In a series of tweets, Trump took aim at the two biggest players in the U.S. defense industry last week. First, Trump blasted Boeing's contract to build a pair of new Air Force One jets for the White House, painting it as a $4 billion boondoggle and demanding that the Air Force "Cancel order!" The president-elect later explained, "We want Boeing to make a lot of money, but not that much money."
A few days later, Trump unleashed a similar tweet storm against Lockheed Martin, decrying the company's trillion-dollar-plus F-35 stealth fighter program as "out of control." (Lockheed Martin investors will recall that we warned you about that one -- Trump has been criticizing the F-35 all year long.) On the plus side, Trump didn't specifically call for canceling the F-35 program, as he did for Air Force One. However, the president-elect did make the ominous observation that "billions of dollars can be saved on military (and other) purchases after Jan. 20."
So, what does all of this mean for investors?
How investors are reacting
For their part, Boeing investors don't seem to be reacting at all. Since Trump's attack on the Air Force One program's costs, for example, Boeing shares have actually gained 1.4% in price. The reaction at Lockheed Martin, on the other hand, has been a bit more severe.
Since the Dec. 6 attack on Boeing stock foreshadowed potential broader salvos fired at the defense industry in general, Lockheed Martin shares have actually sold off by 5.5%. The Lockheed-specific tweets that emerged on Monday contributed less than 1% to that sell-off, which tells us that investors had already buckled themselves in to prepare for the coming tweet storm.
Are they right?
Both reactions make a lot of sense. In the case of Boeing, we're talking about a $95 billion-a-year business here. Even if the Air Force One contract were to be valued at $4 billion (many experts dispute that figure), it would only represent, at most, a couple of weeks of revenue for the aerospace giant being put at risk.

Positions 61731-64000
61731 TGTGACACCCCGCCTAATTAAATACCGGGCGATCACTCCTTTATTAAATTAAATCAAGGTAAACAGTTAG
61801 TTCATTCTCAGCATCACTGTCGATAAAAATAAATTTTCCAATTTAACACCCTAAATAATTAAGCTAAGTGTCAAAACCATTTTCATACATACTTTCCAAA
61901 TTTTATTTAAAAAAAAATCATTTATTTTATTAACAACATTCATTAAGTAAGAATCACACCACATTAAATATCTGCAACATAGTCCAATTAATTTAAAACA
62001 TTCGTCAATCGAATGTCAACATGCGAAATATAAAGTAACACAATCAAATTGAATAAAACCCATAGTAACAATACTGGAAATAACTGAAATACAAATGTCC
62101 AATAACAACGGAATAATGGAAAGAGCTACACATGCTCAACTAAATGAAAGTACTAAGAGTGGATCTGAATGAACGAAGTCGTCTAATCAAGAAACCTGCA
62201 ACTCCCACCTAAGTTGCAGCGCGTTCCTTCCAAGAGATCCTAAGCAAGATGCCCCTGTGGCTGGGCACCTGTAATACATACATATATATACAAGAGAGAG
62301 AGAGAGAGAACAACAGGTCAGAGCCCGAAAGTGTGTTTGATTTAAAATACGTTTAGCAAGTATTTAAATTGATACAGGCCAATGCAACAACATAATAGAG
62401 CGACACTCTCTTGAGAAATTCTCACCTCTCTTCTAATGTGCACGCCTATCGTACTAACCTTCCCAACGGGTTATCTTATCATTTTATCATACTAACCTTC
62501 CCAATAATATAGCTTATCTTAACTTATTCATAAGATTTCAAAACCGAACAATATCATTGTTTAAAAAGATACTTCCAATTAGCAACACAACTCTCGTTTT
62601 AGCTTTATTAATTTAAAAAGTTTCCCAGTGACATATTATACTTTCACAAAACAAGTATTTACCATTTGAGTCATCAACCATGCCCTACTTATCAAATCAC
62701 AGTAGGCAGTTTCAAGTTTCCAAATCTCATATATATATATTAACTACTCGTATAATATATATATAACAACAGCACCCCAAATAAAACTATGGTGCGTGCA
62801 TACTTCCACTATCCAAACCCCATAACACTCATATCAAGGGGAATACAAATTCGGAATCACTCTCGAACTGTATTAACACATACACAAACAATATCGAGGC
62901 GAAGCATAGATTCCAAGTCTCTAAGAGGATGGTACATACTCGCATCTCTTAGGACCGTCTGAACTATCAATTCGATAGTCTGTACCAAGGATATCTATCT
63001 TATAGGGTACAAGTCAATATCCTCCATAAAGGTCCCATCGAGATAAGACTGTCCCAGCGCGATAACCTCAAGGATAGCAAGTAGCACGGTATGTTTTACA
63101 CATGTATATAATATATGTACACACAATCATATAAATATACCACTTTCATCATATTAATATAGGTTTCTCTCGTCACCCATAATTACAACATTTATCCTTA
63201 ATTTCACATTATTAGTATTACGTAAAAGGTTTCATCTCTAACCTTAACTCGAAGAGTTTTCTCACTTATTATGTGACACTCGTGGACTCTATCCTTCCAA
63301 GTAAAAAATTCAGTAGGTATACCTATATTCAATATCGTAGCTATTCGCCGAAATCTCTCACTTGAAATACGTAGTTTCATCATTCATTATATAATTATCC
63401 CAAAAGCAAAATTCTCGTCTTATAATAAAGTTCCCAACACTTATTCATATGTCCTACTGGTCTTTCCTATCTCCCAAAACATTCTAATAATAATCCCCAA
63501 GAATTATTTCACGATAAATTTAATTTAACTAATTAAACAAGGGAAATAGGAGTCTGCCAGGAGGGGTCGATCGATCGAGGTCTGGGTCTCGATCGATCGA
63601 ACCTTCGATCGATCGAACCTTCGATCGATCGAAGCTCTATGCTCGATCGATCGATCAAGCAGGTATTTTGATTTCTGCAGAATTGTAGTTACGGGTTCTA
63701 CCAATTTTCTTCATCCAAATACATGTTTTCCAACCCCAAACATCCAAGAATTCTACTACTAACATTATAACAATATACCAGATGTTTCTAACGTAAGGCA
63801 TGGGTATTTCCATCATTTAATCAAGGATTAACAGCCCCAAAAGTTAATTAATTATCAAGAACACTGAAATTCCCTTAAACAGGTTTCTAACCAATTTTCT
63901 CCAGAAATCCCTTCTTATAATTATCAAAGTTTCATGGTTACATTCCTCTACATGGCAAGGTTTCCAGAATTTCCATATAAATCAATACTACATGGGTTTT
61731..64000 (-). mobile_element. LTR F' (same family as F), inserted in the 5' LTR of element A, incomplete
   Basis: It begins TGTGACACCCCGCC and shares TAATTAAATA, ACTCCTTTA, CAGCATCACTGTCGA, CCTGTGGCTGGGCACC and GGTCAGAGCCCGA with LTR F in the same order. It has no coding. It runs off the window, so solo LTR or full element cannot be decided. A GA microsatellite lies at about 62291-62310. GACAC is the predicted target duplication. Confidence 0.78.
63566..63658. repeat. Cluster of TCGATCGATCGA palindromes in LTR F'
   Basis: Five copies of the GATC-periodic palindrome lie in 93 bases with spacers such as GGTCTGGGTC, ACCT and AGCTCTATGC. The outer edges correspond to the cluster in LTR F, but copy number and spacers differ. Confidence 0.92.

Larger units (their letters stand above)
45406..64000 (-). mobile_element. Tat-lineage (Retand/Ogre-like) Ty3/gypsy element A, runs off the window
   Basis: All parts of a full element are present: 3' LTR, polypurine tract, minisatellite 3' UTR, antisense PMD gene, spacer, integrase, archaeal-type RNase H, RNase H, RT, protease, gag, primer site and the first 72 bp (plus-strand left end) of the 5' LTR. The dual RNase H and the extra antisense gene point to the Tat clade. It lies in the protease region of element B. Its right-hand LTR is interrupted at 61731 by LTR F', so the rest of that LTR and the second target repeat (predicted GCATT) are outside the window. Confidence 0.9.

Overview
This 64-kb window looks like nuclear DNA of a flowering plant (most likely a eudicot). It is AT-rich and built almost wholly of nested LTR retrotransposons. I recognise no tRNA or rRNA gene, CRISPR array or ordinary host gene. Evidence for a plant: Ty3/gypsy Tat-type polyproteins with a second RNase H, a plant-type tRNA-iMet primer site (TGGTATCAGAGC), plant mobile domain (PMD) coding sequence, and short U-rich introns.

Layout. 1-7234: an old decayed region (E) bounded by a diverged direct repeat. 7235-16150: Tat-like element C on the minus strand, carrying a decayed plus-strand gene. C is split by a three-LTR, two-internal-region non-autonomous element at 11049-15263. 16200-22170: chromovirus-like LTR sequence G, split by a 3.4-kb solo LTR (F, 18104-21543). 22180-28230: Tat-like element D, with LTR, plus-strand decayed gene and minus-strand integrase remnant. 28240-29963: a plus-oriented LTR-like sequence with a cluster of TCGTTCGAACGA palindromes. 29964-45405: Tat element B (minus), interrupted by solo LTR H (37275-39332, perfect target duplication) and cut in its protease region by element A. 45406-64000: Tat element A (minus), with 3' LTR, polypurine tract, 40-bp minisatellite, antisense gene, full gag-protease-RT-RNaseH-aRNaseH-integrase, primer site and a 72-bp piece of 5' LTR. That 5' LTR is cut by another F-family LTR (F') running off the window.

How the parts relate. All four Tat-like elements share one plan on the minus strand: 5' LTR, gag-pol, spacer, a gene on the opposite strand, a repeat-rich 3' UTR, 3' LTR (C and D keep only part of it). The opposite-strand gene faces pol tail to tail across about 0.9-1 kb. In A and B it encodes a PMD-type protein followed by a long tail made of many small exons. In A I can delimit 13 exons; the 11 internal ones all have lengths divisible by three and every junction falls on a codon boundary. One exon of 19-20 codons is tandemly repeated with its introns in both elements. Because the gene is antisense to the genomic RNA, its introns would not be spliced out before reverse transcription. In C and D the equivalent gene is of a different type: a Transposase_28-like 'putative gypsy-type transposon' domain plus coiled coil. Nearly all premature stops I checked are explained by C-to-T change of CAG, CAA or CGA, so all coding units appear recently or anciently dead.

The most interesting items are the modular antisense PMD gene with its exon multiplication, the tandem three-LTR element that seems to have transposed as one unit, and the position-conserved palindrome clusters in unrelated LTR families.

Lockheed Martin's F-35, though, is a warhorse of a different color. Already, Lockheed Martin depends on the F-35 fighter jet to provide 21% of its $50 billion in annual revenue. Over time, as the program matures into full-rate production and begins pumping out hundreds of aircraft a year, we believe the F-35 could grow to account for fully 50% of Lockheed Martin's business. Donald Trump's attack on the F-35 program, therefore, poses an existential threat to Lockheed Martin -- a threat much more severe than the attack on Boeing's tiny 747 production line.
Reading between the lines
What's more, there's a subtext to what Trump is saying here that could actually turn out to be good news for Boeing. Military experts tell us that there's as much as a 100-airplane gap between the number of airplanes the Pentagon needs to fulfill its mission and the number of airplanes it actually has on hand. That's a gap that's expected to grow as older planes retire, requiring newer planes to replace them.
Currently, Lockheed Martin's F-35 is the plane expected to fill America's fighter jet gap. But if the F-35 program gets canceled -- or even curtailed in size -- that means the Air Force, Navy, and Marine Corps will need to buy other fighter jets to fill the gap. For Boeing, which makes F-15 fighters for the Air Force and F/A-18s for the Navy and Marines, a threat to Lockheed Martin's F-35 program could actually be good news -- promising a new lease on life for Boeing's defense business.